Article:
Protesters gather outside the Georgia State Capitol to protest HB 531, which would tighten Georgia election restrictions in Atlanta, Georgia, the United States, on March 4, 2021.
Dustin Chambers | Reuters
US corporations are facing increasing pressure and threats of boycotts to publicly oppose Republican-backed electoral laws in Georgia and other states that critics claim undermine the voting rights of black Americans.
The opposition intensified on Friday when Major League Baseball announced it Stop holding the All-Star Game in Atlanta in 2021 That summer, Commissioner Robert Manfred said the league “fundamentally supports voting rights for all Americans and opposes ballot box restrictions.”
GOP Georgia Governor Brian Kemp last week signed an election revision law This adds new identification requirements for postal voting and gives the state parliament better control over the conduct of the elections.
Legislation prohibits third groups from giving food or water to voters in line, and sets strict guidelines for the availability and location of ballot boxes. It also Mandates two Saturdays of early voting in the run-up to the general election. So far it only took one day.
Civil rights groups and activists put under pressure some of the largest corporations in Georgia, including Delta Airlines and Coketo defy the law. Coke and Delta didn’t speak out loudly against the legislation before it was passed, but their CEOs have since condemned the law.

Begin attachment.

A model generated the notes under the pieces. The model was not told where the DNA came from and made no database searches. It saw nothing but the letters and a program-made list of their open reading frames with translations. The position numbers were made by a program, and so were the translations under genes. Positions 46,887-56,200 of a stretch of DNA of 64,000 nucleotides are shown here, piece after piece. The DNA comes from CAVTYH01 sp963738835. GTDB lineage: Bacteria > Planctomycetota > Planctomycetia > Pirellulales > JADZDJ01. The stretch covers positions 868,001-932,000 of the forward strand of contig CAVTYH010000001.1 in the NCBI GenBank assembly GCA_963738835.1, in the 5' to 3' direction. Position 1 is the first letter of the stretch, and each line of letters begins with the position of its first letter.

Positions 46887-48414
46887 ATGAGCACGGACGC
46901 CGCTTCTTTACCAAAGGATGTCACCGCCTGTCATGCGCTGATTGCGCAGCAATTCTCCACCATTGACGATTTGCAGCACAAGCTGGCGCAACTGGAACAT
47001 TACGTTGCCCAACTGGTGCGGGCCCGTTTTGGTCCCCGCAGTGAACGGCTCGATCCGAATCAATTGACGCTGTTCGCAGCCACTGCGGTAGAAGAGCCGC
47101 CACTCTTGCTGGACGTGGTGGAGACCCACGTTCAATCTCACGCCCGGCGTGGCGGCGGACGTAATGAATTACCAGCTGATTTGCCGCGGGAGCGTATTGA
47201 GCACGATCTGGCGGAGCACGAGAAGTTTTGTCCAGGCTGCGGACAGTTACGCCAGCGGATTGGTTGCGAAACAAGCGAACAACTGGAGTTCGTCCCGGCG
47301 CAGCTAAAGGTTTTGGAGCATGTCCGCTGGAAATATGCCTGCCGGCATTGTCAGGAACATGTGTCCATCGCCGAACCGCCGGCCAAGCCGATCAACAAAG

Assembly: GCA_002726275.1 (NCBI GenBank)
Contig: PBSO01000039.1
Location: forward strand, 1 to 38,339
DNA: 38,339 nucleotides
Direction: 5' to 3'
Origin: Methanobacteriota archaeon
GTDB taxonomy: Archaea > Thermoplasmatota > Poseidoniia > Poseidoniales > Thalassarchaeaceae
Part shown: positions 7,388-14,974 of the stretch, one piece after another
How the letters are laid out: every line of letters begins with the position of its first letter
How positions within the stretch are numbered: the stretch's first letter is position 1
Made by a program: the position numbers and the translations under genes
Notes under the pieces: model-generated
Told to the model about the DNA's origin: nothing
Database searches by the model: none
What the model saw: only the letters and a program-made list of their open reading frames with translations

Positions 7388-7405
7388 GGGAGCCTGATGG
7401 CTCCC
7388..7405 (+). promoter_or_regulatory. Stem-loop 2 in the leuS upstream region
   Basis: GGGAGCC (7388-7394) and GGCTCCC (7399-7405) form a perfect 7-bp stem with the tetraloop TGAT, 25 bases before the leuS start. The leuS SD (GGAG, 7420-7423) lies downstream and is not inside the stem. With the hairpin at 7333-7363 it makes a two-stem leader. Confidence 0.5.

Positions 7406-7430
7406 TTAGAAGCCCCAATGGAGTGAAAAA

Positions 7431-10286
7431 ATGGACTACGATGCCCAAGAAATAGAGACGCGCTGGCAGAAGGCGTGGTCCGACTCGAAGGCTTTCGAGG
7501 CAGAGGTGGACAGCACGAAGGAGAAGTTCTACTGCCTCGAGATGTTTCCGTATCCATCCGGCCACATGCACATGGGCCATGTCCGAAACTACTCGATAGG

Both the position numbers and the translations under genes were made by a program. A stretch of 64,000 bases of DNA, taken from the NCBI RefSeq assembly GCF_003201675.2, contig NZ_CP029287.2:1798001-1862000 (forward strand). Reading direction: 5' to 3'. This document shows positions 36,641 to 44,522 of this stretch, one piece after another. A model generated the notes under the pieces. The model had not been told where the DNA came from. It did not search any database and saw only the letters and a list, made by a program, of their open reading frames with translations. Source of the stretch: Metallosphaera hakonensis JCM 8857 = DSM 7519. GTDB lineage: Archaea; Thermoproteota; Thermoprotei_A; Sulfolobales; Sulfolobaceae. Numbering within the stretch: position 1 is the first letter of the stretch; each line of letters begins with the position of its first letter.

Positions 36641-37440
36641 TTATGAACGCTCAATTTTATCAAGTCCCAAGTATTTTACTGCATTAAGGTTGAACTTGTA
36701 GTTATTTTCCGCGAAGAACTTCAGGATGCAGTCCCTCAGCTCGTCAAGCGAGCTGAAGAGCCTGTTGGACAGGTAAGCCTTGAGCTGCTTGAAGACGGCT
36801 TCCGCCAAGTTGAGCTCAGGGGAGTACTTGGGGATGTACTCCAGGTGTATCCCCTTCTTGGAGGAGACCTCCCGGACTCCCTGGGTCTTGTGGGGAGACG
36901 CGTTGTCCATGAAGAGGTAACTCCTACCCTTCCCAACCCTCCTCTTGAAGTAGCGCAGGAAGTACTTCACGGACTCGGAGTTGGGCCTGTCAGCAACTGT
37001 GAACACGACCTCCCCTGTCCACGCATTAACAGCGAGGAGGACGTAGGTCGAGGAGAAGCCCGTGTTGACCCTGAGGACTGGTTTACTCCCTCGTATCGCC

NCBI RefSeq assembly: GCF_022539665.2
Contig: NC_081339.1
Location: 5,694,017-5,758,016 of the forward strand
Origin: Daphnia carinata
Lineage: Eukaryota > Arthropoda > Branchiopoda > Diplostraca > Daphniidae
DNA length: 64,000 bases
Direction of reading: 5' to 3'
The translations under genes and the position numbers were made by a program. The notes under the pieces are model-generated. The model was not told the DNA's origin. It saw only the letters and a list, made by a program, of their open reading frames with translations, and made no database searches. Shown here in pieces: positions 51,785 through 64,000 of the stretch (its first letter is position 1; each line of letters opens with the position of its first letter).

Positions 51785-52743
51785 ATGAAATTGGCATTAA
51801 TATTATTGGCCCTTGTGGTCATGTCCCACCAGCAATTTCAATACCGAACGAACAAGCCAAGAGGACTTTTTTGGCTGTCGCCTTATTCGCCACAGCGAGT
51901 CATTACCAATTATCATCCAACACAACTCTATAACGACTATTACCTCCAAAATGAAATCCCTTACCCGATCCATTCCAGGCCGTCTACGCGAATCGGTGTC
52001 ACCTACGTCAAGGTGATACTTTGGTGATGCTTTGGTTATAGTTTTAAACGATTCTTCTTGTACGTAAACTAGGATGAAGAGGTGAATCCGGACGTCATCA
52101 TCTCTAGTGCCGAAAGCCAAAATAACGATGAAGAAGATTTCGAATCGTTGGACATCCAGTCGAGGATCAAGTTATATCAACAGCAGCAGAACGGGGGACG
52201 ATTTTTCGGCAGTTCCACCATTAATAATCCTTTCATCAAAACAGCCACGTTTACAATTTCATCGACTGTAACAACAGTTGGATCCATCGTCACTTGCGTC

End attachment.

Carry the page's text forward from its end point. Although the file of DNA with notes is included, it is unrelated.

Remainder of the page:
It is unclear whether a backlash from the business community will change the outcome in Georgia, where the law was passed. Civil rights groups have challenged it in court and in the president Joe Biden said the US Department of Justice would review what he called an “atrocity” bill.
James Quincey, CEO of Coke, told CNBC on Wednesday the company did “always against this legislation” and called it “wrong”.
“Now that it’s over, we’re coming out more publicly,” Quincey said.
James Quincey, President and CEO of Coca-Cola Co.
The President and Chief Operating Officer of the Coca-Cola Company, James Quincey.
delta CEO Ed Bastian initially said the legislation has “improved significantly” and offers broad support for voting rights. He Course reversed Wednesday A memo to the employee states: “The final invoice is unacceptable and does not match Delta’s values.” Delta is Georgia’s largest employer.
Bastian also tore at Republican lawmakers’ motivation for the bill, suggesting that “the entire rationale for this bill was based on a lie: that there was widespread electoral fraud in Georgia in the 2020 elections”.
In November, Biden became the first Democrat since 1992 Georgia to win. In January’s runoff election, voters also elected two Senate Democrats, Sens. Raphael Warnock and Jon Ossoff. Former president Donald Trump and other republicans falsely claimed There was rampant electoral fraud in Georgia last year.
AT&T is based in Texas but gave money to Kemp’s campaign and sponsorship of the legislation. The company’s CEO John Stankey told CNBC in a statement:
“We understand that electoral laws are complicated, not our company’s expertise and ultimately the responsibility of elected officials. However, as a company, we have a responsibility to get involved. This is why we work with other companies through groups like the company around the table in support of efforts to improve each person’s ability to choose. “